1. Review the FSA letter and Reported Commodity Crop History Summary and inform FSA within 60 days of the letter’s date if the information is incorrect.
  2. Begin now to collect information on the farm’s actual planting history during 2009-2012 – how many acres of each crop were planted on the entire farm during each year from 2009-2012?) and the farm’s actual yield history (what was the yield per acre for each crop planted on the entire farm during each year from 2008-2012?). Evidence from all sources (sales receipts, crop insurance records, etc.) should be collected retained (NOTE: FSA has not yet announced the rules regarding the information required for program decisions. Consequently, all information that could prove helpful in proving actual planted acreage or actual yields could be helpful).
  3. Communicate with your tenants and/or your landlords. The upcoming decisions will affect the program benefits that a farm collects during 2014 to 2018. All parties have a common interest in making the best possible decisions for the farm, so good communication and cooperation between landlords and tenants will be beneficial for all parties involved.
  4. Stay informed about the upcoming deadlines for decisions in late 2014 and early 2015. Read all emails and newsletters from your local FSA office and consult with your local FSA office and with your tenants or landlords about these decisions.
  5. Be patient but be alert. The farm bill was passed by Congress and signed by the President at a relatively late date, and the FSA has a major challenge in implementing the new programs in the 2014 farm bill. Landlords will need to become informed about program options and key deadlines and cooperate with tenants. Tenants can often have numerous landlords that they will need to consult and enrollment dates could fall during peak work periods. The new programs are likely to require some complex decisions in late 2014 and early 2015. Landowners and tenants should stay informed about program deadlines and program options to cooperate in the best possible decisions for each farm.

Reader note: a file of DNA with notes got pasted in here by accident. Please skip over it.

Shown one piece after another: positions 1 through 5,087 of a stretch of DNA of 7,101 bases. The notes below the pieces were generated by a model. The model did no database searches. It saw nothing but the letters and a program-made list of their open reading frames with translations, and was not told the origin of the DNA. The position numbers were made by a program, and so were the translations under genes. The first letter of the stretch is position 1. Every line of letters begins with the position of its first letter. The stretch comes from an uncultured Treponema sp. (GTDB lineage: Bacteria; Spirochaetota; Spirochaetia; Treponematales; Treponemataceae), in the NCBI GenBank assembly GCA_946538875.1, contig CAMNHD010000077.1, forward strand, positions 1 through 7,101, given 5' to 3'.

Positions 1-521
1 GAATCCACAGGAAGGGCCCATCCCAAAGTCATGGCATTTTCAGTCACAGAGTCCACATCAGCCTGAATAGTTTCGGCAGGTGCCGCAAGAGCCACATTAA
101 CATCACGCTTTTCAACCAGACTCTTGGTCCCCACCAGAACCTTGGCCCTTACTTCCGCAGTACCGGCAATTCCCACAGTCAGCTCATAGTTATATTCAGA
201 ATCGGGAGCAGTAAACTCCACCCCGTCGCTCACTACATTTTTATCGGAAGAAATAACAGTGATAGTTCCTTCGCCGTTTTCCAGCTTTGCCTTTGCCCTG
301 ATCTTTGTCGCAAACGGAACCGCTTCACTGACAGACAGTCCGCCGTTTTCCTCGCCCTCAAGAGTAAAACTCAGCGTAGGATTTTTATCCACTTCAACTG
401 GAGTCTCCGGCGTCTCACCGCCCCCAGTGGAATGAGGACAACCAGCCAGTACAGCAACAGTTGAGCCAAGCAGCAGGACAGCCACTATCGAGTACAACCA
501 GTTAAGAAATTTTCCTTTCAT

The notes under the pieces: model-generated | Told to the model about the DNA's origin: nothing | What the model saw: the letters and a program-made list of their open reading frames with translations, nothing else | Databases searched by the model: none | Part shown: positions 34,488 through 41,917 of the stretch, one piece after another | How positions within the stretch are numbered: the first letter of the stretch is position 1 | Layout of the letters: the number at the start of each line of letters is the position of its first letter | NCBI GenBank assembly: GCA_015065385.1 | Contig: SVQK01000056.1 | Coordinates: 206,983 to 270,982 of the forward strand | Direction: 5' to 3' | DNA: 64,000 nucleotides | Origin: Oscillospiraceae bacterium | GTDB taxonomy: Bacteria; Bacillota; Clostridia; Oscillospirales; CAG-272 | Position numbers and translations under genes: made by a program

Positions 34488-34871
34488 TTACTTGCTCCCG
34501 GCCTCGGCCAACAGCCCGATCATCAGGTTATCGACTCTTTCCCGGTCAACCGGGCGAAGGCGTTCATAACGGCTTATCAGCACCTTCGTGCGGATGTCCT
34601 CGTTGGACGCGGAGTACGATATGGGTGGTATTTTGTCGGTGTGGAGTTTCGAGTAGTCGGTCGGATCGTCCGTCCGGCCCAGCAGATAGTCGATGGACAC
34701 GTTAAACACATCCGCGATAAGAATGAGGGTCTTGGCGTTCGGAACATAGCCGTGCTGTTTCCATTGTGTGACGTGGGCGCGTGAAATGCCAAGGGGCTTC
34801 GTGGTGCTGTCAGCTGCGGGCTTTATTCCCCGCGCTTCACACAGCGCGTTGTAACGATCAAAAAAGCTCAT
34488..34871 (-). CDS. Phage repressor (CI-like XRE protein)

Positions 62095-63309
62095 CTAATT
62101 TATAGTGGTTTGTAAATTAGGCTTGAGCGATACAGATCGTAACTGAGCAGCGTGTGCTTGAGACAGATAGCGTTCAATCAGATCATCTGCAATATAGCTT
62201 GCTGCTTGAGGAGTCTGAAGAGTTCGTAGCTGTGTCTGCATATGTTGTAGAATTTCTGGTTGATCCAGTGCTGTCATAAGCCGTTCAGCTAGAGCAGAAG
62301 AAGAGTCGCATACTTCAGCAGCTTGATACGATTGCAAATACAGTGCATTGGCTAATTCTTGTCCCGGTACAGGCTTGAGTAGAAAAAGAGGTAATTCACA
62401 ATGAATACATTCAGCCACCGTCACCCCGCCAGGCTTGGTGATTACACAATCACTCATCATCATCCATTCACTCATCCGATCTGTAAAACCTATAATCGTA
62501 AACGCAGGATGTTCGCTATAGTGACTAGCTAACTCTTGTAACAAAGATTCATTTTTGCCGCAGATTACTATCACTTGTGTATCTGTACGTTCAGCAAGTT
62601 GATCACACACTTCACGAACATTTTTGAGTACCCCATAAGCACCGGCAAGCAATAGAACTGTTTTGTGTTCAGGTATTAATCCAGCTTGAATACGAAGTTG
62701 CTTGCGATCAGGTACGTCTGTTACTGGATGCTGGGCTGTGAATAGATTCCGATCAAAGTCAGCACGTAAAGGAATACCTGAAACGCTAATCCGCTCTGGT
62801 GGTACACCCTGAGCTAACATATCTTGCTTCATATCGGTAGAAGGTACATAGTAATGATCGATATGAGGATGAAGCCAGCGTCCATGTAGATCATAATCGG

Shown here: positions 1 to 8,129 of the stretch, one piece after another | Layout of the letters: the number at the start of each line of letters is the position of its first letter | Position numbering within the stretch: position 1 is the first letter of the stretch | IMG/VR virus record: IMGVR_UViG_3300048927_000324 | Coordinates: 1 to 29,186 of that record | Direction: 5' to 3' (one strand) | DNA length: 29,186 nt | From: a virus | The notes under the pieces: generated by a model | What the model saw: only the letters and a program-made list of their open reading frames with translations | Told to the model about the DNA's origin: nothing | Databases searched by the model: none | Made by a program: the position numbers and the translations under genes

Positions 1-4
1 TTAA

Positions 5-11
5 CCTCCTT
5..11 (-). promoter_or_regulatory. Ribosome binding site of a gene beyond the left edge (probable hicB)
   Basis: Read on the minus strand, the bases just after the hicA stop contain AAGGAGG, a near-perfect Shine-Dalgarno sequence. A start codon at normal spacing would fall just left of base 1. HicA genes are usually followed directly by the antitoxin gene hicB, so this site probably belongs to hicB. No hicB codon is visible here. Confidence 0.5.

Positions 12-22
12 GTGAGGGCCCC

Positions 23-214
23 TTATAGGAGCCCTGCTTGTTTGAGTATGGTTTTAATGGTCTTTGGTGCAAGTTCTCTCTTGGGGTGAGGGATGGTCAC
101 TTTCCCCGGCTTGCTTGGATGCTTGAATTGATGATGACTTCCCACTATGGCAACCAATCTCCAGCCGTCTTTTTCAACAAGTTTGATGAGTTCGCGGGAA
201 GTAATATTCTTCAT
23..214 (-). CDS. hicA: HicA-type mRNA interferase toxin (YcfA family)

Chinese Soybean Demand Has Been Good…But?

With the Chinese having already booked a heavy dose of their upcoming soybean demand many are arguing the current USDA estimate of 74 MMTs needs to be moved decisively higher. Be careful buying into this rhetoric as there is some concern a major lull or lack of demand news could hit the market in the coming weeks. Also keep in mind the possibility of the NEW ports in northern Brazil opening up in 2015 which would give the Brazilians a very big boost in their ability to get corn and soybean supplies out of their country.  For more info on the NEW Brazilian ports I encourage you to read the detailed 2014 USDA Foreign Ag Services report in full by click HERE). Lets also not forget the Chinese National Day holiday, a week long celebration, will bring China to an almost standstill between Oct 1-7. Remember, “Golden Week,” as its often called is the longest public holiday in China besides the Spring Festival holiday. My point is, yes Chinese demand has been strong early in the marketing year, but things might start to slow a bit as we progress further into the winter months.   

Corn & Soybean Harvest Progress

A Deeper Look Into The Harvest Data:  As you can see from the graphic ALL of the major US corn producing states are running behind their traditional 5-year harvest average. Based on the 5-year numbers… IL would generally be 23% harvested; IN 13% harvested; IA 9%; KS 33%; KY 44%; MN 5%; MO 36%; NE 9%; NC 73%; OH 5%; TN 56%.  The trade however doesn’t really seem to mind since there is no significantly cold weather in the forecast for the next couple of weeks.

The USDA actually lowered their weekly soybean conditions by -1%. The problem is they still have 71% of the crop rated “Good-to-Excellent,” compared to just 50% last year and 54% for the 5-year average. The biggest setbacks occurred in TN -5%; MN & MI -2%; NE & MO -1%.  Similar to corn, the soybean crop can still be considered a hair behind our traditional pace.  The USDA reported harvest at 3%, which is the same as last year, but behind the 5-year average of 8%.

What Does A Strong US Dollar Mean For Markets?